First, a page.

Welcome to Me – 0 stars


I loathe artistic political correctness in all its forms, be it the soul-sucking idiocy of demanding cultural authenticity in casting, the blanket condemnations of some “ism” by the cultural debt counters, or the wails of some grievance group as one of their own is skewered for comedic purposes (Robert Downey Jr.’s “retard” riff in Tropic Thunder comes to mind).  The effect is the same – to straightjacket creative endeavor so it presents like a PSA. The only good that comes of the p.c. influence are–

* the groveling apology (Cameron Crowe bootlicking because he cast Emma Stone as a quarter-Asian, quarter Hawaiian: “I have heard your words and your disappointment, and I offer you a heart-felt apology to all who felt this was an odd or misguided casting choice”);

* the unctuous backpedaling (Matt Damon, after having been caught on camera rejecting affirmative action and using the word “merit”: “My comments were part of a much broader conversation about diversity in Hollywood and the fundamental nature of ‘Project Greenlight’ which did not make the show. I am sorry that they offended some people, but, at the very least, I am happy that they started a conversation about diversity in Hollywood. That is an ongoing conversation that we all should be having”), and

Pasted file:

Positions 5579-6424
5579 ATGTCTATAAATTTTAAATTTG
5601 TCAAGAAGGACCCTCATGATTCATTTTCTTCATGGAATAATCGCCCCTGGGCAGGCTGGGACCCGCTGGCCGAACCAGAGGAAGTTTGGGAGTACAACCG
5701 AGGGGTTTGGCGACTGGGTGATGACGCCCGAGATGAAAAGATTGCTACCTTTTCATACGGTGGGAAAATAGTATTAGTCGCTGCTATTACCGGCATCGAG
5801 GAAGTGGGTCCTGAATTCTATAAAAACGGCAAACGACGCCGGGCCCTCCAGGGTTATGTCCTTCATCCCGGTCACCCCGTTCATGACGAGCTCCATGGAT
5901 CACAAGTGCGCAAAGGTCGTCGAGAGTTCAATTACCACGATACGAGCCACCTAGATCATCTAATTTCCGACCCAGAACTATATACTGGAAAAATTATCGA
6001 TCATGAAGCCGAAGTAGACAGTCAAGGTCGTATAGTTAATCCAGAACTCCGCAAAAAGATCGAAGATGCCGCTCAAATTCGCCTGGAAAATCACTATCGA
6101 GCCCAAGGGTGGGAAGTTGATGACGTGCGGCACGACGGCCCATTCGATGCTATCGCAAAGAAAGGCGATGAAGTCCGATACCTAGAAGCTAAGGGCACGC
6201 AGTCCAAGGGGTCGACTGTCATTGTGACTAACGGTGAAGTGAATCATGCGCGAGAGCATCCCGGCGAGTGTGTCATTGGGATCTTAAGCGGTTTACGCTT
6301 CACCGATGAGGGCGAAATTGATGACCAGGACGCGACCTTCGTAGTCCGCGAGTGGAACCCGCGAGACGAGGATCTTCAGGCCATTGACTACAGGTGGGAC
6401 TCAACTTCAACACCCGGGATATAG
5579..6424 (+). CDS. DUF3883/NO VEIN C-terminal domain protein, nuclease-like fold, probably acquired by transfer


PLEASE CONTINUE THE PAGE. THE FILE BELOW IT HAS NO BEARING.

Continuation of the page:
* inane public proclamations (Viola Davis, who, when receiving an award for a TV drama, without a hint of irony or self-awareness equated her struggle to that of Harriet Tubman).

All that said, Welcome to Me is an offensive film, and the heart of its offense is in how it portrays with mental illness.   Kristen Wiig plays a sad shut-in, obsessed with Oprah, who wins the California lottery. She suffers from borderline personality and is off her medication, yet that doesn’t stop a local production company run by Wes Bentley and James Marsden from taking her millions so she can develop her own show. That show is a stage for Wiig to exhibit all the debilitating aspects of her un-medicated disease in a manner that at best is quirky and at worst is truly disturbing.

If done well, I don’t have a huge problem with making a dark comedy about a mentally disturbed person being taken advantage of.  I’ve gone down weirder, filmic roads.

So, to be clear, my objection is not to the premise nor do I advocate for the babying of any protected class in art.

But when you take this on, you can’t have your cake (using the disability as comedic tool) and then ask the audience to regurgitate it in shame after the eating.

Essentially, that’s what writer Elliot Lawrence does here.  It’s not that the picture is poorly acted or directed or that there aren’t even a few funny scenes. Rather, the film is an exploitative movie about a sick person being exploited, and it wants to use mental illness for yucks while pretending to be brave in showing the true face of that illness.

You need a really deft hand for that kind of trick, and Lawrence and sophomore feature director Shira Piven do not have it.

To make matters worse, the movie condescends with a throw-away lame anti-television theme, and in the end, Wiig is transformed into a “winner” with the help of a mere few pills.

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